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Migration wonder in Maasai Mara

08-25-2012 03:11 BJT Special Report: The Great Migration |

Many tourists are now gathering in Kenya's Maasai Mara national reserve, waiting for the wonder moment for the immense wildebeest migration. This year, because of the climate change and the unexpected rainfall, the wildebeests have been delaying their journey from Tanzania's Serengeti National park to Maasai Mara. Despite the delay, the moment has finally come for the animals crossing Mara river, the most challenging part of the journey.

The pastures on the other side, is greener. That's why over two million wildebeests and zebras are risking their life for the migration. The migration has to cross the Mara River, where they must face the prey by crocodiles and fight the territorial hippos. Survival of the fittest. After four hours of wait and see, the 3-thousand wildebeests plus a small number of zebras finally decided to move across the 30-meter-long river course. Some made it, some failed. The battle of life has attracted visitors worldwide, including Barack Obama, who visited in 2006 as a Senator. He stayed in a room at Basecamp Explorer and planted a tree in the camp's carbon-capture forest. The deed, as the camp says, conveys their approach to sustainable tourism, with strong community engagement and environmental protection.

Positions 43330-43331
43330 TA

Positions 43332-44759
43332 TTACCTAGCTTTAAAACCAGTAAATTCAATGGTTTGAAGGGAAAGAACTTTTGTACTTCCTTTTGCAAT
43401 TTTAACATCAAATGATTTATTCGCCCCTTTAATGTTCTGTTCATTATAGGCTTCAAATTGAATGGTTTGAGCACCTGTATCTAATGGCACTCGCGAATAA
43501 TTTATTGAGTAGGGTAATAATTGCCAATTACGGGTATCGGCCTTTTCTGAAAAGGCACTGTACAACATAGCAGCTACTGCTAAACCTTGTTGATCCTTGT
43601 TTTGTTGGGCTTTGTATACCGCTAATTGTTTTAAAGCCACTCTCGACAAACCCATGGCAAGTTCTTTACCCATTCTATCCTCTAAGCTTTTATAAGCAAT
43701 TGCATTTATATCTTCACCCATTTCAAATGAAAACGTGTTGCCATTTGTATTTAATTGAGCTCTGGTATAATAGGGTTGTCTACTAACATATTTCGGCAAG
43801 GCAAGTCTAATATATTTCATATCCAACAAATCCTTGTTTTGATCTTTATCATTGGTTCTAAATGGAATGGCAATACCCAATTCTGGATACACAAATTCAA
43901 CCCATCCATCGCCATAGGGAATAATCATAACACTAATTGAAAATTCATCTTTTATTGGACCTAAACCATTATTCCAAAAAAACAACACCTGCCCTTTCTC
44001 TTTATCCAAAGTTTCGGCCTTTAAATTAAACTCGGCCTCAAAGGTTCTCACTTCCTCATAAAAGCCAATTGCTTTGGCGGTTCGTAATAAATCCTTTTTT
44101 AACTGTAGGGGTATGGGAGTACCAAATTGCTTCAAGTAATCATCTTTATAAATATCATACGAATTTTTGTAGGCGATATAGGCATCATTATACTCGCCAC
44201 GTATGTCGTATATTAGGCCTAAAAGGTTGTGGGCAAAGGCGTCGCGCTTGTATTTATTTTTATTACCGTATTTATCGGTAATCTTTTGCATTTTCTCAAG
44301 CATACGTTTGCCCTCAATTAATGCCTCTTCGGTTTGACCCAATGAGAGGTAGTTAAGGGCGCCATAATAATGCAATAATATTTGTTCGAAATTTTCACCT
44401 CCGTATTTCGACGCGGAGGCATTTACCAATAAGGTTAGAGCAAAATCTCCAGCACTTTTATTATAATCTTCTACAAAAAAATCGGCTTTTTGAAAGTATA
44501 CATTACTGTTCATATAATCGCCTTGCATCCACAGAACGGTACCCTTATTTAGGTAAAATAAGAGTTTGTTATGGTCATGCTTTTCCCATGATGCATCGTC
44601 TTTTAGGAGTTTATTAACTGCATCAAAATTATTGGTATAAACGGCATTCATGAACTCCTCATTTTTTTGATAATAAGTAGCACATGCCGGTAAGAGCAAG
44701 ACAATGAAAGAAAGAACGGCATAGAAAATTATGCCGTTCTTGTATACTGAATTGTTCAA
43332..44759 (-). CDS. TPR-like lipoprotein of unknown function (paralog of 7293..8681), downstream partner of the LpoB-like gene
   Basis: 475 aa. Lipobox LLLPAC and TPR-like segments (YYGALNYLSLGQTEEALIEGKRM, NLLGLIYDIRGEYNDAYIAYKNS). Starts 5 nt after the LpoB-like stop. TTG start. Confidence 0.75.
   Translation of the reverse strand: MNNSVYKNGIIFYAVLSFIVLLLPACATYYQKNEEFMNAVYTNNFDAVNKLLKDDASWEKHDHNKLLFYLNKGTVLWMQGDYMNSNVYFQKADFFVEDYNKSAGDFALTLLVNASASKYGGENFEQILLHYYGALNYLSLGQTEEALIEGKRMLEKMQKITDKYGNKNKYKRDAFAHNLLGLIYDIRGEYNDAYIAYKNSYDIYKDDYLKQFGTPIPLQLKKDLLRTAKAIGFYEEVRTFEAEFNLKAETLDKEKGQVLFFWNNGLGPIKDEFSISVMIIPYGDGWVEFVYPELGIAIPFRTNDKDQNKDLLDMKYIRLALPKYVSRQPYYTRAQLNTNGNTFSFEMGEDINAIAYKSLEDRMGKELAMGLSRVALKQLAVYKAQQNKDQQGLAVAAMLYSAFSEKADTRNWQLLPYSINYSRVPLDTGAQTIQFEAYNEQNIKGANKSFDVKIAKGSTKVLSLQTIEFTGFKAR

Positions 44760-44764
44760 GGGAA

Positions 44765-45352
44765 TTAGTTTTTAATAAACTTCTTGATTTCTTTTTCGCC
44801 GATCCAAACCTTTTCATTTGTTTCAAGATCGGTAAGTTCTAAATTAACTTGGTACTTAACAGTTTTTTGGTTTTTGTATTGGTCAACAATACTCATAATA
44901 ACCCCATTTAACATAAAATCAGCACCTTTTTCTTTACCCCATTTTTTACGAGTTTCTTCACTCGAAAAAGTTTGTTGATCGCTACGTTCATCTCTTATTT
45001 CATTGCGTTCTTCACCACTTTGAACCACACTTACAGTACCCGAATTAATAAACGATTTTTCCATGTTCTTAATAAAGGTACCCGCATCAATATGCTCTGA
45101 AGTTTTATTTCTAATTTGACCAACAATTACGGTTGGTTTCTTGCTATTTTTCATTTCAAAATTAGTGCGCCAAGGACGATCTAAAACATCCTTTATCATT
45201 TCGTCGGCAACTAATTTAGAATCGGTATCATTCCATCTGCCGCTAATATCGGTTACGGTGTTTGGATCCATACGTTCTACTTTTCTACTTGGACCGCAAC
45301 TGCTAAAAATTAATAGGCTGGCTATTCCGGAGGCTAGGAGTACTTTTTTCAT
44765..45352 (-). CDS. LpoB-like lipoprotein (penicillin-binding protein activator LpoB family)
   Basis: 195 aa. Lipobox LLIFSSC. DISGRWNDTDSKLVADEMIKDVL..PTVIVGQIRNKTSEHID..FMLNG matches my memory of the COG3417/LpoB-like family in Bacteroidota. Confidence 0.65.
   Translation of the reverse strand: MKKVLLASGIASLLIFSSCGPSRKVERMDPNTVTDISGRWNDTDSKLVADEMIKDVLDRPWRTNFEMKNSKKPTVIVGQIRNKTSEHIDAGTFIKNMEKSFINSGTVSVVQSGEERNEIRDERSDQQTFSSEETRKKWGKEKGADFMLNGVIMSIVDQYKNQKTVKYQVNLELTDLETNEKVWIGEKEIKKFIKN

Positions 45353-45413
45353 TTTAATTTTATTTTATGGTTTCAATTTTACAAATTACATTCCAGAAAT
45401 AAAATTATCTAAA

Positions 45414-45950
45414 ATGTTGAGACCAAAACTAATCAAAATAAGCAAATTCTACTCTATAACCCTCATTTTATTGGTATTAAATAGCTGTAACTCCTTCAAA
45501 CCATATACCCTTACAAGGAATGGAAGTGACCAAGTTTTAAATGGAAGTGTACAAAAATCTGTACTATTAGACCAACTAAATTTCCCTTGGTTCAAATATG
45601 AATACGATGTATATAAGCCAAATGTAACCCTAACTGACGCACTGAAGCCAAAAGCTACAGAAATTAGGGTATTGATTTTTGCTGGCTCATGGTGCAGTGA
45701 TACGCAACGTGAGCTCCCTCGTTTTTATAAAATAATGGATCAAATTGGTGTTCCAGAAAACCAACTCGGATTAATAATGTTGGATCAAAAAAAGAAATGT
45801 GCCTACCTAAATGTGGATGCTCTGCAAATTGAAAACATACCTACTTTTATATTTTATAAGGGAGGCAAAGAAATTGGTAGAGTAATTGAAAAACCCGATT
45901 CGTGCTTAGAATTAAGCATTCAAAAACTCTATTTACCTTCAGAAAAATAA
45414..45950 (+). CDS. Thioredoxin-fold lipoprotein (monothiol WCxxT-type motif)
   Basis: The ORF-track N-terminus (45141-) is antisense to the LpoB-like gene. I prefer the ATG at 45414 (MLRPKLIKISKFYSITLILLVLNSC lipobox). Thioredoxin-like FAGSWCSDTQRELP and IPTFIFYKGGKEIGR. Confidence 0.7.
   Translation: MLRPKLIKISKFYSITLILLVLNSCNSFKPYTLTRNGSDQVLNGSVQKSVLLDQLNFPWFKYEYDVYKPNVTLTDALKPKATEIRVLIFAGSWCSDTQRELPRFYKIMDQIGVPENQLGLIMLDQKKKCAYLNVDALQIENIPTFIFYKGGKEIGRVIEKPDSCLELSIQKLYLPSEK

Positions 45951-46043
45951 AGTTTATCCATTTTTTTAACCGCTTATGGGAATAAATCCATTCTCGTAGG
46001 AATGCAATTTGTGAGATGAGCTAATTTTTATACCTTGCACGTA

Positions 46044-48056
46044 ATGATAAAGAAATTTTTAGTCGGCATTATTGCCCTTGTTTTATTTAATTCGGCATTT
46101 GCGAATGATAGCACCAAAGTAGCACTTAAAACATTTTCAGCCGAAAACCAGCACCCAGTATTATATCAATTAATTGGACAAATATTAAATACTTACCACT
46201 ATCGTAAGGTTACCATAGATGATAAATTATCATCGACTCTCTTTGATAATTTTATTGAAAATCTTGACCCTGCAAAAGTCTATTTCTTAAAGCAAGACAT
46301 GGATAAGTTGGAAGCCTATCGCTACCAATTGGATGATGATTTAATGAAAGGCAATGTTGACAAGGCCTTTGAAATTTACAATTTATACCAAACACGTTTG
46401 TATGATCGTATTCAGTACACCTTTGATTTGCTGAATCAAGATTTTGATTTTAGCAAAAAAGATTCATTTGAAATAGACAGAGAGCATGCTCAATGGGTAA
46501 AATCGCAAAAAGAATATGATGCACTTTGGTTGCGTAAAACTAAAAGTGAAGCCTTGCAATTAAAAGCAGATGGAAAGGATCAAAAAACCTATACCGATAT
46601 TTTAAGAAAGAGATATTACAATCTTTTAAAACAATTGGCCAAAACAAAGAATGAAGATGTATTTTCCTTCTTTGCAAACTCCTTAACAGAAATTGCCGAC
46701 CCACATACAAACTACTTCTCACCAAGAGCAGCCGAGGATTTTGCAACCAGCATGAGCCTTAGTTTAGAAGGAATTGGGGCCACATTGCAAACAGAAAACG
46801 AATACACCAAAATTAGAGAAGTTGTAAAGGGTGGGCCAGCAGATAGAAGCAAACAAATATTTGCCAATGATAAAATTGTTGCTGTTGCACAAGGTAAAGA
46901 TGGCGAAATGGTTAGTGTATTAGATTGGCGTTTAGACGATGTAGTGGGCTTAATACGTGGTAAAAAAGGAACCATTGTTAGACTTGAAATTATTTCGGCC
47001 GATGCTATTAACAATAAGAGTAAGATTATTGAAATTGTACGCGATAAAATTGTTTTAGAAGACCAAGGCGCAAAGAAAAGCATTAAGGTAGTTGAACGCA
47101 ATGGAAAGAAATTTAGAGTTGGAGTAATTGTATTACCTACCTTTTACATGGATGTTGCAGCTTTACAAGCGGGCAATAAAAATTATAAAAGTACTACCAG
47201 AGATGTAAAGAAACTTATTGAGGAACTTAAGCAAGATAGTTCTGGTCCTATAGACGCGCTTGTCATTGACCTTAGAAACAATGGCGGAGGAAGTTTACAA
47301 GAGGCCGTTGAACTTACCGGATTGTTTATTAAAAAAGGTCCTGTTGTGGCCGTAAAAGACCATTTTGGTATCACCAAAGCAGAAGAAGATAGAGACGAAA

Svein Wilhelhsen, Founder of Basecamp said’ “ I think we're talking about one of the most important ecosystem on the earth. Biologists say this is the last ecosystem where you have so many species like wildebeests, thomson gazelle in large quantity. And also the 2 million migration route. " Maasai mara is only half managed by the kenyan government. While the other half is in the hand of the local Masai people.“

Svein Wilhelhsen,Founder of Basecamp said, “Our concept is you have to include local community.The protection of the ecosystem and development of local masai communities come hand in hand. “

Daniel Kisaika, Maasai Chief said,”You see the wild animals migrating on the park, we're getting a lot of benefits. When visiters come to mara, then they come to visit our villages. We got a lot of visitors in our village. So we're getting a lot of good things from the wild animals."

Despite the growth of modern civilization, the Maasai have largly managed to maintain their traditions.But this is more challenging. Due to the declaration of the Maasai Mara and Serengeti game reserves, the grazing land for their cattle has diminished considerably. Fortunately living alongside wildlife in harmony has become an important part of their beliefs, which contributes to the ecosystem and the great wildebeest migration in the Mara.

Editor:James |Source:

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